The Spaniard’s Ferrari was badly damaged when he spun into the barriers at the banked Turn 3 left-hander, his car turning sharply right and breaking the front-left suspension.
A delay in getting in back to the pits did not help the mechanics with the repair job prior to qualifying.
Fortunately, his gearbox didn’t have to be changed, so no penalty resulted.
After joining Q1 late, Sainz eventually qualified sixth, one place behind team-mate Charles Leclerc.
“At the beginning I didn’t know what had happened,” said Sainz.
“Then I had a bit of an analysis, a bit of a cool-down in my head, and after what I’ve seen in quali, it’s very clear now that centimetres off line there’s clearly less grip than online there’s a bit of sand.
“And I missed the apex by maybe 20cms in that lap, and I and you can see maybe that I pull up a bit of dust, and I think that is enough to create an accident at this circuit.”
Sainz stressed that his accident and those suffered in qualifying by Williams drivers George Russell and Nicholas Latifi showed that Zandvoort extracts a heavy toll on errors.
“In terms of challenges, away from Monaco and Baku, I think this is biggest challenge of the season for the driver,” he said.
“I loved it. Even [in] the accident, I felt like I deserved to crash.
“To be 20cms off line, because this is how a circuit should be.
“The prices that we all paid when we were doing mistakes out there is how F1 should be, and how we want the circuits of the future to be, not in the direction that they went 10 years ago. That has been unfortunate.”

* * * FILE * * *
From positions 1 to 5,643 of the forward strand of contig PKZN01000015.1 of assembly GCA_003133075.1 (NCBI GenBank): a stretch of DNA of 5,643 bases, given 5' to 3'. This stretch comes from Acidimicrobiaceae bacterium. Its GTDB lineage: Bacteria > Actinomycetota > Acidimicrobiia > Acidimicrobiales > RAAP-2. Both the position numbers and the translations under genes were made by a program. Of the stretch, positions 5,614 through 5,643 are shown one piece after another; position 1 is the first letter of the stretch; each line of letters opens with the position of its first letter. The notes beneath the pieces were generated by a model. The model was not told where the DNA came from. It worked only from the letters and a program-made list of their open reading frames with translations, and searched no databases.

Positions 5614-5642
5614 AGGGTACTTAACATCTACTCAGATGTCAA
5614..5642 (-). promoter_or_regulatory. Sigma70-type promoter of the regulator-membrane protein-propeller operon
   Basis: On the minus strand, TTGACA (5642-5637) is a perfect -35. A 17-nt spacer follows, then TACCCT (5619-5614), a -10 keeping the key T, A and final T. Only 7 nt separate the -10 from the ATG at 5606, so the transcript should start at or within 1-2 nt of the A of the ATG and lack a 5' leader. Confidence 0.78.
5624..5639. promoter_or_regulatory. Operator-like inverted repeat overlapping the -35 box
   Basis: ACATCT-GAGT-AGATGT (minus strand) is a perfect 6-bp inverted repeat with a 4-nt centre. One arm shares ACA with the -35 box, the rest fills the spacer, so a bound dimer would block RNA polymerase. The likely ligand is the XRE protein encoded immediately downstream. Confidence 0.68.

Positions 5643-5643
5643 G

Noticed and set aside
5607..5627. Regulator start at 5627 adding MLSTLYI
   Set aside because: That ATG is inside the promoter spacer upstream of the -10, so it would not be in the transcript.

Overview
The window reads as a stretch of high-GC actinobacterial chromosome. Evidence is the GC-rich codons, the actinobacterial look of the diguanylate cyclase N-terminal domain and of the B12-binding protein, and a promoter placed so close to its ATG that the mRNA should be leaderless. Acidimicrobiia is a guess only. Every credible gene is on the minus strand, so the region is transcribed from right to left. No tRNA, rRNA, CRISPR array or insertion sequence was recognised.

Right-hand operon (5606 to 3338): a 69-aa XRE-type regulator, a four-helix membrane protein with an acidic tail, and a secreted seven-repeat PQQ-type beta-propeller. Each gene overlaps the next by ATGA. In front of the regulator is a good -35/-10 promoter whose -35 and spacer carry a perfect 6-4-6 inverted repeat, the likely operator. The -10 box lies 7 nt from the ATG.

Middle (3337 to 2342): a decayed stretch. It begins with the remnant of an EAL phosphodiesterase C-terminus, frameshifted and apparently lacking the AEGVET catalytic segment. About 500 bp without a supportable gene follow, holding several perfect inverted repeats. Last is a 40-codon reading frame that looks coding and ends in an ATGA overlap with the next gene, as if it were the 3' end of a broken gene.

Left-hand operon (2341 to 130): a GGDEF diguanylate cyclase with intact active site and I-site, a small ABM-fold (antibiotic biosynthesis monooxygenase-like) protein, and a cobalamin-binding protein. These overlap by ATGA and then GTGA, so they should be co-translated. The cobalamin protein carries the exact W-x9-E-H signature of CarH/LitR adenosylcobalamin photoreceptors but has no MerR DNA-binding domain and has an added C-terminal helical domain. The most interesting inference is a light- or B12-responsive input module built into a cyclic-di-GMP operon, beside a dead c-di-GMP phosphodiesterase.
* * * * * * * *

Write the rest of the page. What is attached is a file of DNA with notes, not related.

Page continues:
Marshals remove the damaged car of Carlos Sainz Jr., Ferrari SF21
Photo by: Andy Hone / Motorsport Images
Sainz admitted that until he was able to drive the repaired car out of the pitlane in Q1, he didn’t know if it would be ready in time.
“It was in doubt until I pulled out of the pits,” he said.
“Normally when you’re in that kind of situation your mind tends to go into a bit of a negative state, because you’ve just crashed, you’ve just cost the team a massive repair to do, and you’re negative, you think you’re not going to make it.
“And suddenly the mechanics makes things impossible possible, and you’re out.
“It’s a high pressure high tension moment for everyone and you kind of need to refocus, you need to make sure you don’t put it in the wall again, and then do the qualifying. It’s it’s a tricky one.”
Sainz praised the Ferrari crew for readying the car in time.
“The recovery is purely thanks to the mechanics,” he said.
“The car wasn’t back until 20 minutes after the session, which made everything even more pressed for timing.
“They did an incredible job to put everything together and to allow me to go out.
“We sometimes talk a lot about F1 drivers being very special, but F1 mechanics are incredible, especially the guys today did an amazing job.”